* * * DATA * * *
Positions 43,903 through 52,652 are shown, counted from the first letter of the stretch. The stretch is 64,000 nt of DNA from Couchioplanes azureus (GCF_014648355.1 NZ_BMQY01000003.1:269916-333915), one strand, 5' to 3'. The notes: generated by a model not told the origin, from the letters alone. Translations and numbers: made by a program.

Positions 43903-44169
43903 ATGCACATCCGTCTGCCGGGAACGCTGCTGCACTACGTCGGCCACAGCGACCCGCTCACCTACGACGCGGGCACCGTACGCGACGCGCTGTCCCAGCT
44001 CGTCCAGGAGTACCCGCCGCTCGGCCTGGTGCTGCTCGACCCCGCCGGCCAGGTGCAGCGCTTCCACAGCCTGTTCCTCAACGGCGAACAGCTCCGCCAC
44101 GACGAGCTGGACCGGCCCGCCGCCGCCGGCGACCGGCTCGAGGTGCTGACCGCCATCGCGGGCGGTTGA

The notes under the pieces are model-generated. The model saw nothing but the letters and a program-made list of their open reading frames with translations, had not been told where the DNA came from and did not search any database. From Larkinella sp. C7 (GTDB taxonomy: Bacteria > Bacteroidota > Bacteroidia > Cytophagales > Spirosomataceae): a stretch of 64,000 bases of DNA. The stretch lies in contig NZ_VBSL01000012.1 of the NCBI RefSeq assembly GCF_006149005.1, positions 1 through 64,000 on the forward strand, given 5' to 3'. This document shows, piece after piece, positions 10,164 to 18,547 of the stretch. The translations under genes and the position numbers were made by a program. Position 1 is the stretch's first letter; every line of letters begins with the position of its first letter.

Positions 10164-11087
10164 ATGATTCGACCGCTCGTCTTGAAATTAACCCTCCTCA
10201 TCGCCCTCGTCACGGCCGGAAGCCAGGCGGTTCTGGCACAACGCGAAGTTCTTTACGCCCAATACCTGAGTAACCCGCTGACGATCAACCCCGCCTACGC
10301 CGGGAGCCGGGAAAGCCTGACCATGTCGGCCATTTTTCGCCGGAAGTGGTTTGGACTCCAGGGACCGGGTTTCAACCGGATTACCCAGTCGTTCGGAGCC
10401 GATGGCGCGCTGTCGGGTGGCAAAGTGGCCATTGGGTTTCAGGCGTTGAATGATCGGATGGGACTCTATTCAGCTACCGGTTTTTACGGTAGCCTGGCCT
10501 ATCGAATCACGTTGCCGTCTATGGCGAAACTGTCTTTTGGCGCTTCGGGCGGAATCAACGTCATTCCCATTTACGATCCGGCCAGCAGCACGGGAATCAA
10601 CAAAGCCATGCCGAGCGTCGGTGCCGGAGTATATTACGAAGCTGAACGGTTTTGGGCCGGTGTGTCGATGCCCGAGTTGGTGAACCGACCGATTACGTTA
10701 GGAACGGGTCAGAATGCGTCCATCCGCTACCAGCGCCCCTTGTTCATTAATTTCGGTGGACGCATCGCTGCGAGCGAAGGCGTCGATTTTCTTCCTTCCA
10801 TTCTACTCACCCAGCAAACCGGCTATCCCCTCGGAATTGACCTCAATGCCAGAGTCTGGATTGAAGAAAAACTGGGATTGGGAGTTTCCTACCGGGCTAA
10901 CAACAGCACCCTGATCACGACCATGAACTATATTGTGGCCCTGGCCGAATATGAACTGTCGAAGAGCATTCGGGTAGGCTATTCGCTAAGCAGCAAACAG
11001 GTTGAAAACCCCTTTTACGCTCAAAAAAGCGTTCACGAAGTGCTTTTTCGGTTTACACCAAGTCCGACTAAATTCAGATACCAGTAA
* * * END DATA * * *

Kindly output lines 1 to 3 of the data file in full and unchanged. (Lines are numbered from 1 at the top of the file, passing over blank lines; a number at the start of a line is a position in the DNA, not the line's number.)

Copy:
Positions 43,903 through 52,652 are shown, counted from the first letter of the stretch. The stretch is 64,000 nt of DNA from Couchioplanes azureus (GCF_014648355.1 NZ_BMQY01000003.1:269916-333915), one strand, 5' to 3'. The notes: generated by a model not told the origin, from the letters alone. Translations and numbers: made by a program.

Positions 43903-44169
43903 ATGCACATCCGTCTGCCGGGAACGCTGCTGCACTACGTCGGCCACAGCGACCCGCTCACCTACGACGCGGGCACCGTACGCGACGCGCTGTCCCAGCT